“Mortgage rates remain at record lows, resisting their typical correlation to Treasury yields, which have recently been moving higher,” said Sam Khater, Freddie Mac’s Chief Economist. “Mortgage spreads – the difference between mortgage rates and the 10-year Treasury rate – are declining from their elevated levels earlier this year. Although today’s mortgage spread is about 1.8 percent and still has some room to move down if the 10-year Treasury continues to rise, it’s encouraging to see that the spread is almost back to normal levels.”
30-year fixed-rate mortgage averaged 2.71 percent with an average 0.7 point for the week ending December 10, 2020, unchanged from last week. A year ago at this time, the 30-year FRM averaged 3.73 percent.
15-year fixed-rate mortgage averaged 2.26 percent with an average 0.6 point, unchanged from last week. A year ago at this time, the 15-year FRM averaged 3.19 percent.
The PMMS is focused on conventional, conforming, fully amortizing home purchase loans for borrowers who put 20 percent down and have excellent credit. Average commitment rates should be reported along with average fees and points to reflect the total upfront cost of obtaining the mortgage. Visit the following link for the Definitions. Borrowers may still pay closing costs which are not included in the survey.
By Na Zhao, Ph.DNAHB Economics and Housing Policy GroupReport available to the public as a courtesy of HousingEconomics.com
This article announces NAHB’s “priced out estimates” for 2019, showing how higher home prices and interest rates affect housing affordability. The 2019 U.S. estimates indicate that a $1,000 increase in the median new home price would price 127,560 U.S. households out of the market. In other words, 127,560 households would qualify for the new home mortgage before the change, but not afterwards. Similarly, 25 basis points added to the current mortgage rate would price out around 1 million households. The article also includes priced out estimates for individual states and more than 300 metropolitan areas.
The Priced Out Methodology and Data
The NAHB Priced Out model uses the ability to qualify a mortgage to measure housing affordability, because most home buyers finance their new home purchase with conventional loans,  and because convenient underwriting standards for these loans exist. The standard NAHB adopts for its priced-out estimates is that the sum of the mortgage payment (including the principal amount, loan interest, property tax, homeowners’ property and private mortgage insurance premiums (PITI), is no more than 28 percent of monthly gross household income.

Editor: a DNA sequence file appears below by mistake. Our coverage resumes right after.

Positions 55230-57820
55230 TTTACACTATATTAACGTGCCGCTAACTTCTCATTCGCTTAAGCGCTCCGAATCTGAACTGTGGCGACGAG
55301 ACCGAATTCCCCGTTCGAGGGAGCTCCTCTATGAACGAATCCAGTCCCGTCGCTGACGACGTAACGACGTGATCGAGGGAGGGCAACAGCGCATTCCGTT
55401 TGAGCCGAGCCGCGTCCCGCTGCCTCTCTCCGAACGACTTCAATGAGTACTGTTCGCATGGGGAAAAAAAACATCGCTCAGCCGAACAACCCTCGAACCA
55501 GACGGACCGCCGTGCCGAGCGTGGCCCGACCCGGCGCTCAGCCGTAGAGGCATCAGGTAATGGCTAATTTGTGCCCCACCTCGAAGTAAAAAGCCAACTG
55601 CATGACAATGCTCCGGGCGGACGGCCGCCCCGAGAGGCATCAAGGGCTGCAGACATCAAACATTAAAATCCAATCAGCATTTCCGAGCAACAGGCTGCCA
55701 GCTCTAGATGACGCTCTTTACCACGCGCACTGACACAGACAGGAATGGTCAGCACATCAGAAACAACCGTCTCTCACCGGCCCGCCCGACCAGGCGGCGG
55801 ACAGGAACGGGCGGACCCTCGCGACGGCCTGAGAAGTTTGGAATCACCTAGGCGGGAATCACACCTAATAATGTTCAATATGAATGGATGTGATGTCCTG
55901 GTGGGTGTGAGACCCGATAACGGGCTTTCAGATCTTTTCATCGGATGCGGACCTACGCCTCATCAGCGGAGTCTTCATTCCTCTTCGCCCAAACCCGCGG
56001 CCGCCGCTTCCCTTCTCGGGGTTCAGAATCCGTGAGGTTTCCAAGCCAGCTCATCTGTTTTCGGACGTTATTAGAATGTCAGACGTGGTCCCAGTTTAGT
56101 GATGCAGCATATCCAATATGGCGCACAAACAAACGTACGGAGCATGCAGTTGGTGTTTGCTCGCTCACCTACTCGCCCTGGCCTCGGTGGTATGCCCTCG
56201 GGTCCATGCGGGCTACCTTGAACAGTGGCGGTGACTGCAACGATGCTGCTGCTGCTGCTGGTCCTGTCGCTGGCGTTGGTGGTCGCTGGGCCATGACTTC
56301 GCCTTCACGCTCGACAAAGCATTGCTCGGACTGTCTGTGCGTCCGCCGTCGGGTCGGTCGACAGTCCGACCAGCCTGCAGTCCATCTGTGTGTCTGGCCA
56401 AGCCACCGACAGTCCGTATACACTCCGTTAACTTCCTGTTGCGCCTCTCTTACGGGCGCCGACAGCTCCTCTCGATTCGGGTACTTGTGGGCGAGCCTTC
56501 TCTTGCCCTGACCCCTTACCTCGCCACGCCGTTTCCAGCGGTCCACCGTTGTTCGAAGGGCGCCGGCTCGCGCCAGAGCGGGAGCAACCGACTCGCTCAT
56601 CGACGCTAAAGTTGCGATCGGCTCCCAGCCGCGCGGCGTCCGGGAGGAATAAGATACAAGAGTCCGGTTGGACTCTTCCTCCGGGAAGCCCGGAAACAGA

As a result the number of households that qualify for mortgages for a certain priced home depends on the household income distribution in an area and the mortgage interest rate at that time. The most recent detailed household income distributions for all states and metro areas are from the 2017 American Community Survey (ACS). NAHB adjusts the income distributions to reflect the income and population changes that may happen from 2017 to 2019. The income distribution is adjusted for inflation using the 2018 median family income published by the Department of Housing and Urban Development (HUD) for all states and metro areas, and then extrapolated it into 2019. The number of households in 2019 is projected by the growth rate of households from 2016 to 2017.
The assumptions of the priced out calculation include a 10% s down payment and a 30-year fixed rate mortgage, at an interest rate of 4.85%. For a loan with this down payment, private mortgage insurance is required by lenders and also included as part of PITI. The typical private mortgage insurance annual premium is 73 basis points, based on the standard assumption of national median credit score of 738 and 10% down payment and 30-year fixed mortgage rate. Effective local property tax rates are calculated using data from the 2017 American Community Survey (ACS) summary files. Homeowner’s insurance rates are constructed from the 2016 ACS Public Use Microdata Sample (PUMS). According to Brisbane property valuers, for the U.S. as a whole, the property tax is $12 per $1,000 of property value and the homeowner insurance is $4 per $1,000 property value.
Under these assumptions, 32.7 million of the 122.5 million U.S. households could afford to buy a new median priced home at $355,183 in 2019. A $1,000 home price increase thus would price 127,560 households out of the market for this home. These are the households that can qualify for a mortgage before a $1,000 increase but not afterwards, as shown in Table 1 below.
State and Local Estimates
The number of priced out households varies across both states and metropolitan areas, largely affected by the sizes of local population and the affordability of new homes. The 2019 priced-out estimates for all states and the District of Columbia are shown in Table 2 (available in the Additional Resources box), which presents the projected 2019 median new home price and the amount of income needed to qualify the mortgage, and the number of households could be priced out if price goes up by $1,000. Among all the states, Texas registered the largest number of households priced out of the market by a $1,000 increase in the median-priced home in the state (11,152), followed by California (9,897), and Ohio (7,341).